For those who don't know, EFI is a new boot environment for PCs that is intended to replace the old BIOS environment that PCs have used in various forms since the first IBM PC shipped in 1981. EFI is much more advanced than BIOS, but only the most recent operating systems can boot on EFI-equipped PCs.
So why is this interesting? Apple Intel-based Macintosh computers (which is everything sold since mid-2006) use EFI and Mac OS X requires EFI in order to boot. (There have been some hacking efforts to make Mac OS X run on BIOS-based PCs, but they are of questionable reliability.) With the EFI-X Boot Module, you can get that same EFI software on a generic PC. It would appear that this alone is sufficient to allow Mac OS X to install on non-Apple hardware. (Assuming you have hardware for which Apple provides drivers, of course.)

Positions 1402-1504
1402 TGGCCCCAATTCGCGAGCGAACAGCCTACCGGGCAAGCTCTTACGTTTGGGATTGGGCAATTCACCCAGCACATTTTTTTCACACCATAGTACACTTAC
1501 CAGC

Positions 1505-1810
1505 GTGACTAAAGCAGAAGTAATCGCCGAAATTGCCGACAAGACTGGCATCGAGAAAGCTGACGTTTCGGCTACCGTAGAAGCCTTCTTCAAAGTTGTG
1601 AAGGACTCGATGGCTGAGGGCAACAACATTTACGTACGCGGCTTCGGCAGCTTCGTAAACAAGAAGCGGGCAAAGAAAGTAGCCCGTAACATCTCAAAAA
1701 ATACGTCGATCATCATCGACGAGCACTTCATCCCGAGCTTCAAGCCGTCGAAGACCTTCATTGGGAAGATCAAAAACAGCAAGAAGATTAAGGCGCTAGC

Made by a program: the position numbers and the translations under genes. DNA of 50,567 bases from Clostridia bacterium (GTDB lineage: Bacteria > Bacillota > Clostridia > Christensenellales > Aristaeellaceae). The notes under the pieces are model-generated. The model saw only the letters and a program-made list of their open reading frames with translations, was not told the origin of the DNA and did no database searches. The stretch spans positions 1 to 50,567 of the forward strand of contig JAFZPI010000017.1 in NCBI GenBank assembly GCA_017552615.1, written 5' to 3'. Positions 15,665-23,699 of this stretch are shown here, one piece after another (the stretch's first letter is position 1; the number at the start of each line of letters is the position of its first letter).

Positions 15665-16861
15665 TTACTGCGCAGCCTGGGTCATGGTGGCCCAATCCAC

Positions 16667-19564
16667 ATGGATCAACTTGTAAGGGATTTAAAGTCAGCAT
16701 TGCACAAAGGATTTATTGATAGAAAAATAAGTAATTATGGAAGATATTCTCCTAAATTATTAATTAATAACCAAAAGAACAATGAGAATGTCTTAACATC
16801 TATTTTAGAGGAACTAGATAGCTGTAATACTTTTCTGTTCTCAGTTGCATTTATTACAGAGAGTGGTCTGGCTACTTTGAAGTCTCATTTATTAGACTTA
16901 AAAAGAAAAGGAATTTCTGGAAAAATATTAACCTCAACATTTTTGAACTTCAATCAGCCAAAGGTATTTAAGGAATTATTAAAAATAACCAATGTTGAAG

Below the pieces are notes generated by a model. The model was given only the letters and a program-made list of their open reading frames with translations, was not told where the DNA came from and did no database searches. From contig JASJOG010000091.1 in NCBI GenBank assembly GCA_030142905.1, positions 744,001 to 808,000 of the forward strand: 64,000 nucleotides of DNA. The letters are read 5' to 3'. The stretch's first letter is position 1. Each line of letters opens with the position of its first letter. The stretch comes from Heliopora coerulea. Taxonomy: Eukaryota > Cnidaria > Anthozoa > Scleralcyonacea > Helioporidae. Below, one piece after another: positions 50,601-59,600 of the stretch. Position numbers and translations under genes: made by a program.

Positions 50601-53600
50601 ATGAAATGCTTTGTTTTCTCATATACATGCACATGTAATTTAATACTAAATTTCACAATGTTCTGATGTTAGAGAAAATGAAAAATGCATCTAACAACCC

Of course, installing Mac OS X on non-Apple hardware is a violation of Apple's software license terms, so actually doing this might be illegal, depending on where you live and what the courts decide. And it is likely that Apple will update Mac OS X in some way to make it incompatible with an EFI-X-equipped PC. Nevertheless, it is a very interesting piece of news and an even more interesting product for PC hackers to play with. (And there's absolutely nothing illegal about using EFI-X to run Linux or the 64-bit version of Windows Vista - both of which have EFI support.)